Quinoa Chenopodium quinoa

👤 Non-toxic to humans
🐾 Non-toxic to pets
🌸 Not blooming
🍪 Edible
‍🌱 Easy-care


Quinoa is a flowering plant known for its edible seeds. The plant has broad, usually powdery green leaves that are similar to those of spinach or beets, to which it is related. As the plant matures, it can produce a variety of colored flowers or inflorescences ranging from white to red or purple, often presenting in large clusters. The seeds are what make quinoa notably popular; they are small, round, and can come in multiple colors such as white, red, black, or yellow. These seeds are coated in saponins, which appear as a bitter, soapy layer that must be washed away before consumption. Overall, quinoa has a bushy, upright appearance with a profusion of seeds that hang in clusters from its green, leafy stalks.

Plant Info
Common Problems

About this plant

  • memoNames

    • Family


    • Synonyms

      Quinoa, Inca Grain, Peruvian Rice, Quinua, Kinwa

    • Common names

      Anserina quinoa, Chenopodium album subsp. quinoa, Chenopodium hircinum, Chenopodium nuttaliae, Chenopodium quinoa var. milleanum.

  • skullToxicity

    • To humans

      Quinoa is generally not toxic to humans and is a popular food item known for its nutritional benefits. However, the seeds are naturally coated with saponins, which can be toxic if ingested in large quantities without proper processing. Saponins are bitter-tasting compounds that can cause mild gastrointestinal symptoms such as nausea, diarrhea, and stomach cramps if the quinoa seeds are not thoroughly rinsed before cooking. In most commercially available quinoa, the saponins have been removed. It's rare, but some individuals may have an allergic reaction to quinoa, which could lead to symptoms like itching, rashes, or difficulty breathing.

    • To pets

      Quinoa is not typically considered toxic to pets, but as with humans, the saponins coating the seeds can cause gastrointestinal upset in some animals if not properly rinsed before ingestion. If a pet consumes raw or improperly rinsed quinoa in significant amounts, it might experience symptoms like vomiting or diarrhea. It is always best to consult with a veterinarian before incorporating new foods into your pet's diet, as individual animals can have unique sensitivities or allergies.

  • infoCharacteristics

    • Life cycle


    • Foliage type


    • Color of leaves


    • Flower color


    • Height

      3-9 feet (0.9-2.7 meters)

    • Spread

      2-3 feet (0.6-0.9 meters)

    • Plant type


    • Hardiness zones


    • Native area

      South America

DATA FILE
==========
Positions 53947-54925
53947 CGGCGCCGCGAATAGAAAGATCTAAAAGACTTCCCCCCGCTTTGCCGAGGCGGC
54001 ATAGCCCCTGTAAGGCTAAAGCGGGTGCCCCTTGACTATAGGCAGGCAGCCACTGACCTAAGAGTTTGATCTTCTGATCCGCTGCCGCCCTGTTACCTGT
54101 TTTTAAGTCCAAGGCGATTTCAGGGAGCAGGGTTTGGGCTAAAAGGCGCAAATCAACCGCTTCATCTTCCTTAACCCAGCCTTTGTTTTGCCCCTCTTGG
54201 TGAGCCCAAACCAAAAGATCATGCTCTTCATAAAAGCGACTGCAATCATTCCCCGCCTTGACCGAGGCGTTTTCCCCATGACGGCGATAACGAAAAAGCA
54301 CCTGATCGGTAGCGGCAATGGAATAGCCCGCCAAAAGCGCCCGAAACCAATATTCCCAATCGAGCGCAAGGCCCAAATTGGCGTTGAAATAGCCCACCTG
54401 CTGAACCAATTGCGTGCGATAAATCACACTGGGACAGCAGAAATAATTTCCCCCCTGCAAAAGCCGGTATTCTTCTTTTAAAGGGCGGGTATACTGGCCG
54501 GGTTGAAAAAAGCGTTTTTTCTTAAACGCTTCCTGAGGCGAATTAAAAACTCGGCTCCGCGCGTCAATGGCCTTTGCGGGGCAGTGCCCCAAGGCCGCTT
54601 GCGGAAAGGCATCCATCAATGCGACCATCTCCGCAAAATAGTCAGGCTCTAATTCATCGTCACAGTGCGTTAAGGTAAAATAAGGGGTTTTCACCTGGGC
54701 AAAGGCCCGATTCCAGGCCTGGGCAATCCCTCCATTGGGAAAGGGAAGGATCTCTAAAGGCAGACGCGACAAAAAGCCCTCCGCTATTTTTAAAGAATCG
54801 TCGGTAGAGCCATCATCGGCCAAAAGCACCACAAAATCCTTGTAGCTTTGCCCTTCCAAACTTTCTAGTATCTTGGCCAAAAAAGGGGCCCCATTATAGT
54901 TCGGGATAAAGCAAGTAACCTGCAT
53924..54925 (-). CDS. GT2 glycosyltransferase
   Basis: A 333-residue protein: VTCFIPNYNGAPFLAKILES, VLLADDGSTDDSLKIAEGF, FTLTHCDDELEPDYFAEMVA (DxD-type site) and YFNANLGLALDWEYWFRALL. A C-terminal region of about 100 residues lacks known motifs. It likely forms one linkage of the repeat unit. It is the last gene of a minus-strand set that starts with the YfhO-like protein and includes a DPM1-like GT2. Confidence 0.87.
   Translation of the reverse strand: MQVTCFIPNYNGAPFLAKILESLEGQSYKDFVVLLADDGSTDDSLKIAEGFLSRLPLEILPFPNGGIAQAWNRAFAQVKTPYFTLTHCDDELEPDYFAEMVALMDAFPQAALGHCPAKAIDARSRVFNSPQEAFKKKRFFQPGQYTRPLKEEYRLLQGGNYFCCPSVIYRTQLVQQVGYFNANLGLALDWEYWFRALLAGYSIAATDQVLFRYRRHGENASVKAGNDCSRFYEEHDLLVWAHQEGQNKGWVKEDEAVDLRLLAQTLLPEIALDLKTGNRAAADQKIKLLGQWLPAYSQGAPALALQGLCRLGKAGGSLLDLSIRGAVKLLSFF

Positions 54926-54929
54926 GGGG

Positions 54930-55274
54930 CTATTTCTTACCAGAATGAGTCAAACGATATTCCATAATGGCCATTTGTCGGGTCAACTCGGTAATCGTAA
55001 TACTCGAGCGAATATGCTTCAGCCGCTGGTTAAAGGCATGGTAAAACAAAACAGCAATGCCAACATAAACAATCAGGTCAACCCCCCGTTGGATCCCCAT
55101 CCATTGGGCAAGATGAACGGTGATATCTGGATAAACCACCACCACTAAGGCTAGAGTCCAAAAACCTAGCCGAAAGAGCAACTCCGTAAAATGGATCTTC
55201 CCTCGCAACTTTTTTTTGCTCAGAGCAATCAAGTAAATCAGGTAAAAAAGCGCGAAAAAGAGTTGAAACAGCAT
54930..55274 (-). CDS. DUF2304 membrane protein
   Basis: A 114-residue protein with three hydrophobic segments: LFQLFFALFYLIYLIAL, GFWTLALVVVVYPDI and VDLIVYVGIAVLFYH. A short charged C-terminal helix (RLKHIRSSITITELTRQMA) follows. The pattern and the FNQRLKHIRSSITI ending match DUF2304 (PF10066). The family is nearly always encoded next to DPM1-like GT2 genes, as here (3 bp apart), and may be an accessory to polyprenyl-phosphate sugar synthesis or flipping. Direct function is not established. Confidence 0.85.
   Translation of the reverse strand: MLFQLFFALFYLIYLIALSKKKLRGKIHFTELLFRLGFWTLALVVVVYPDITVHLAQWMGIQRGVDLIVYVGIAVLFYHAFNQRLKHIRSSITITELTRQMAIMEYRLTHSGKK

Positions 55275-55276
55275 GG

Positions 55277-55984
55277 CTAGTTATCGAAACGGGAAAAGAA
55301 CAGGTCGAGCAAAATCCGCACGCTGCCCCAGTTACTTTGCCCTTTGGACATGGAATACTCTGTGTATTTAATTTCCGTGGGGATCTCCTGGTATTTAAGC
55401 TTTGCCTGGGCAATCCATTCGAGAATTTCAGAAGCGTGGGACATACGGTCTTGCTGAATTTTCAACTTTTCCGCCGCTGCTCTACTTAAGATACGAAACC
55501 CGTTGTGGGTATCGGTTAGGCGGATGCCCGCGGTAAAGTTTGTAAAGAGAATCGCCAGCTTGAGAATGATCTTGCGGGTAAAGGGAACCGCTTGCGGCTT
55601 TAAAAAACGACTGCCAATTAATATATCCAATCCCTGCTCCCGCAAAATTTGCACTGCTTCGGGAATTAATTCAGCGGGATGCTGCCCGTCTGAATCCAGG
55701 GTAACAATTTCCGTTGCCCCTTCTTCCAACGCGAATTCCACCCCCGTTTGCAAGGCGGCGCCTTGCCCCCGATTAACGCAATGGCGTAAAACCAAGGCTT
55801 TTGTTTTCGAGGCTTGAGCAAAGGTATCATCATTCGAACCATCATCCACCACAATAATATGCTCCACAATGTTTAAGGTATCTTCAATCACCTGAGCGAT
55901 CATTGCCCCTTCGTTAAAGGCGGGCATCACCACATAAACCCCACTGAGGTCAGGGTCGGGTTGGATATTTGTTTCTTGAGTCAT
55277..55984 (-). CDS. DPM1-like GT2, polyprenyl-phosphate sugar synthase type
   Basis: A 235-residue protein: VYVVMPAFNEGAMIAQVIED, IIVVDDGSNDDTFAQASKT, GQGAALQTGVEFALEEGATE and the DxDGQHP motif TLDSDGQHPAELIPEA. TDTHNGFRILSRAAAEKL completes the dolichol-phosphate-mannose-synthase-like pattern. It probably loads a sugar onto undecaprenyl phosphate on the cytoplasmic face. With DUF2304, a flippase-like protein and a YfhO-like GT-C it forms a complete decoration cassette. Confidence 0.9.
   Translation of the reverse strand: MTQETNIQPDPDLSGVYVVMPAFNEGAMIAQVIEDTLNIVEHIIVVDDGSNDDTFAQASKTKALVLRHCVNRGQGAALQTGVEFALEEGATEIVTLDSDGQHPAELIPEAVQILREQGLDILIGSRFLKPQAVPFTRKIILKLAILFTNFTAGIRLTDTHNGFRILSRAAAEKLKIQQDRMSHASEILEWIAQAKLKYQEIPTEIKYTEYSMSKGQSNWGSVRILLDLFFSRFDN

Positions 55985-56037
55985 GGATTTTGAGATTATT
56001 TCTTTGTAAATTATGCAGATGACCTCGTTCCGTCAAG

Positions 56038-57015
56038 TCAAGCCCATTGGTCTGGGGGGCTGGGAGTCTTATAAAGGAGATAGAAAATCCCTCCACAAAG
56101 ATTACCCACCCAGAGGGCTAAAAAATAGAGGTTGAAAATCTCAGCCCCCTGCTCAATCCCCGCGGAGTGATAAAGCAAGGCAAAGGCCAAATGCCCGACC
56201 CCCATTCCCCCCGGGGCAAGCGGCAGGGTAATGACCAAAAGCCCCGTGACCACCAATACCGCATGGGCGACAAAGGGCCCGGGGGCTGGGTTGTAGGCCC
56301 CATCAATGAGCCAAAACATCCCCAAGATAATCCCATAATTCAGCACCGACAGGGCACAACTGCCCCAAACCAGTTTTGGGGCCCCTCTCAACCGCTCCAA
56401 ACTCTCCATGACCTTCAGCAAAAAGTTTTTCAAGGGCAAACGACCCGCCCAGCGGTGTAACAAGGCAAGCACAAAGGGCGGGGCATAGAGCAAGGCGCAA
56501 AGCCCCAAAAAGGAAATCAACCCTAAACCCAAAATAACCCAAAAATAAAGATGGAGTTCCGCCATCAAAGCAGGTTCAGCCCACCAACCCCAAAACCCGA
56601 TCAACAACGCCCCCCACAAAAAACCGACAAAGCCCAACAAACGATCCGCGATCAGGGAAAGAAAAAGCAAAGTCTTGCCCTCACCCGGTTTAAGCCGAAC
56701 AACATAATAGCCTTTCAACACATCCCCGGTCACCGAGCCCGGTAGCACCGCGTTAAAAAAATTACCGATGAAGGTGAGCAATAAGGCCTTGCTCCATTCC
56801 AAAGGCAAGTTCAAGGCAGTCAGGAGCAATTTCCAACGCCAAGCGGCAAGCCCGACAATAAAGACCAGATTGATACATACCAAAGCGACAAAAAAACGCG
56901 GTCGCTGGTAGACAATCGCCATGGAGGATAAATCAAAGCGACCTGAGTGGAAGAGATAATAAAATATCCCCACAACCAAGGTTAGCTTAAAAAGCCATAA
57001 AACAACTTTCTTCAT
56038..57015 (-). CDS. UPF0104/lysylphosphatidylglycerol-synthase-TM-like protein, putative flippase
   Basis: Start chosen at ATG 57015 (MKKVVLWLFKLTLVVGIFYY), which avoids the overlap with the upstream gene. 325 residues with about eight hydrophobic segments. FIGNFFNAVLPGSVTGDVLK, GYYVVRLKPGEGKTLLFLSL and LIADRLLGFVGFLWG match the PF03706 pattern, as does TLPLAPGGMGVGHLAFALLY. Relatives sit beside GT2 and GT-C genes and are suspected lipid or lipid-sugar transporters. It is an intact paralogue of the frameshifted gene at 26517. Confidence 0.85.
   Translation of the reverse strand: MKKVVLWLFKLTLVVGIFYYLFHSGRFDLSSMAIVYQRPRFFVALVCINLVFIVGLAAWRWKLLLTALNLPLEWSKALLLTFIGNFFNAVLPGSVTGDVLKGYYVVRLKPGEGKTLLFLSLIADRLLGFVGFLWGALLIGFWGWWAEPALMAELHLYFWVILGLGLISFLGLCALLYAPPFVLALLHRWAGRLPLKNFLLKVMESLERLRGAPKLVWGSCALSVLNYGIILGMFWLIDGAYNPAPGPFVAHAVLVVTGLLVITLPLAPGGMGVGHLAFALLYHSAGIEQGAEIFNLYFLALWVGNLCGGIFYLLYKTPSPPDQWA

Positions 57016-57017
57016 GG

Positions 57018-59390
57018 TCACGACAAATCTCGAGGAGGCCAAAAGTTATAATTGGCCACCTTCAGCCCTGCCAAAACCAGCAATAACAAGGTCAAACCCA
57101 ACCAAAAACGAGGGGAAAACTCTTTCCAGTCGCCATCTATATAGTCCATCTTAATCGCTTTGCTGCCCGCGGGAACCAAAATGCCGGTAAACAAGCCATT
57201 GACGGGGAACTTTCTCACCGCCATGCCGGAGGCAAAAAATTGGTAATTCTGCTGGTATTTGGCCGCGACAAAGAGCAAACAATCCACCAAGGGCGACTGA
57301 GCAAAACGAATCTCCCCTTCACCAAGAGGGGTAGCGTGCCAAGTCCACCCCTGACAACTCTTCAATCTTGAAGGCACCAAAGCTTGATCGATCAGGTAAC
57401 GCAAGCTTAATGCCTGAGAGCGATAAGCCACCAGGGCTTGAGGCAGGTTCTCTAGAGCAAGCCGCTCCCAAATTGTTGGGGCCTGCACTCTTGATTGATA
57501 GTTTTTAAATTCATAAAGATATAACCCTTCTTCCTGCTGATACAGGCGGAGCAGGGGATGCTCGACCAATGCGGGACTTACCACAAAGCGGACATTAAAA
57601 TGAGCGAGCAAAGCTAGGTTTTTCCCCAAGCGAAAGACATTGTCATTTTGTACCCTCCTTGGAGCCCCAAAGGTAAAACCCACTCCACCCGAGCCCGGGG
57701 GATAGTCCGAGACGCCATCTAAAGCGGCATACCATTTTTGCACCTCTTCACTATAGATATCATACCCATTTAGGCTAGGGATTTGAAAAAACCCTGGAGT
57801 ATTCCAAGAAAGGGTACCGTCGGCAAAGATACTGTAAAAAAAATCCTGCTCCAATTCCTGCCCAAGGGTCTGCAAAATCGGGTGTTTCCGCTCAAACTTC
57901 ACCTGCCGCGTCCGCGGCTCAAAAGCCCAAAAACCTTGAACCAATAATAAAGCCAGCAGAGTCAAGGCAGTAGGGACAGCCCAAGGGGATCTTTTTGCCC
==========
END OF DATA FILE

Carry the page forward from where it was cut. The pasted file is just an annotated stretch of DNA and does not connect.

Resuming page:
• money-bagGeneral Benefits

    • High Nutritional Value: Quinoa is a nutritious seed that provides a high protein content with all nine essential amino acids, making it a complete protein source.
    • Gluten-Free: It is naturally gluten-free, making it a suitable staple for people with celiac disease or gluten sensitivities.
    • Rich in Fiber: Contains a higher amount of fiber compared to many other grains, which can aid in digestion and overall gut health.
    • High in Minerals: Offers a good source of minerals like magnesium, potassium, zinc, and iron, which are vital for various bodily functions.
    • Versatile Ingredient: Quinoa can be used in a variety of culinary dishes, from salads and soups to pilafs and breakfast bowls, due to its subtle nutty flavor.
    • Diverse Varieties: It comes in several colors such as white, red, and black, each with its own texture and flavor profile, thereby adding diversity to meals.
    • Easy to Cook: It cooks faster than many other whole grains, typically in about 15-20 minutes, making it convenient for quick meal preparation.
    • Good Source of Antioxidants: Contains antioxidants like quercetin and kaempferol, which are thought to help protect against oxidative stress and reduce inflammation.
    • Beneficial for Metabolic Health: The high fiber and protein content may help in managing weight and improving metabolic health by promoting a feeling of fullness and reducing calorie intake.

  • medicalMedical Properties

    • High Nutritional Value - Quinoa is rich in vitamins and minerals, including B-vitamins, magnesium, potassium, phosphorus, and iron, supporting general wellness.
    • Protein Source - It contains all essential amino acids, making it a complete protein source which may support muscle repair and growth.
    • Dietary Fiber - Quinoa is high in fiber which can aid in digestive health and help maintain bowel regularity.
    • Antioxidant Properties - It contains flavonoids like quercetin and kaempferol, which may possess anti-inflammatory and antiviral effects, and contribute to overall health.
    • Blood Sugar Control - Its low glycemic index may help manage blood sugar levels, making it potentially beneficial for individuals with diabetes.
    • Gluten-Free - Quinoa is naturally gluten-free, making it a suitable grain alternative for individuals with celiac disease or gluten intolerance.

  • windAir-purifying Qualities

    This plant is not specifically known for air purifying qualities.

  • leavesOther Uses

    • Quinoa plant stalks can be used as building material in rural constructions due to their strength and availability after the harvest.
    • The saponins found in the quinoa seeds' coating act as a natural detergent and can be used for cleaning purposes.
    • Quinoa leaves, although less popular than the seeds, are edible and can be cooked similar to spinach or included in salads.
    • The vibrant colors of some quinoa varieties' seeds and leaves can be utilized as a natural dye for fabrics and textiles.
    • Chenopodium quinoa can be used in companion planting to attract beneficial insects and repel pests from other crops in the garden.
    • Fermented quinoa can be used in the production of a beer-like beverage, which is a traditional practice in some South American regions.
    • The chaff from quinoa seeds, a by-product after processing, can serve as feed for livestock or as a component in compost.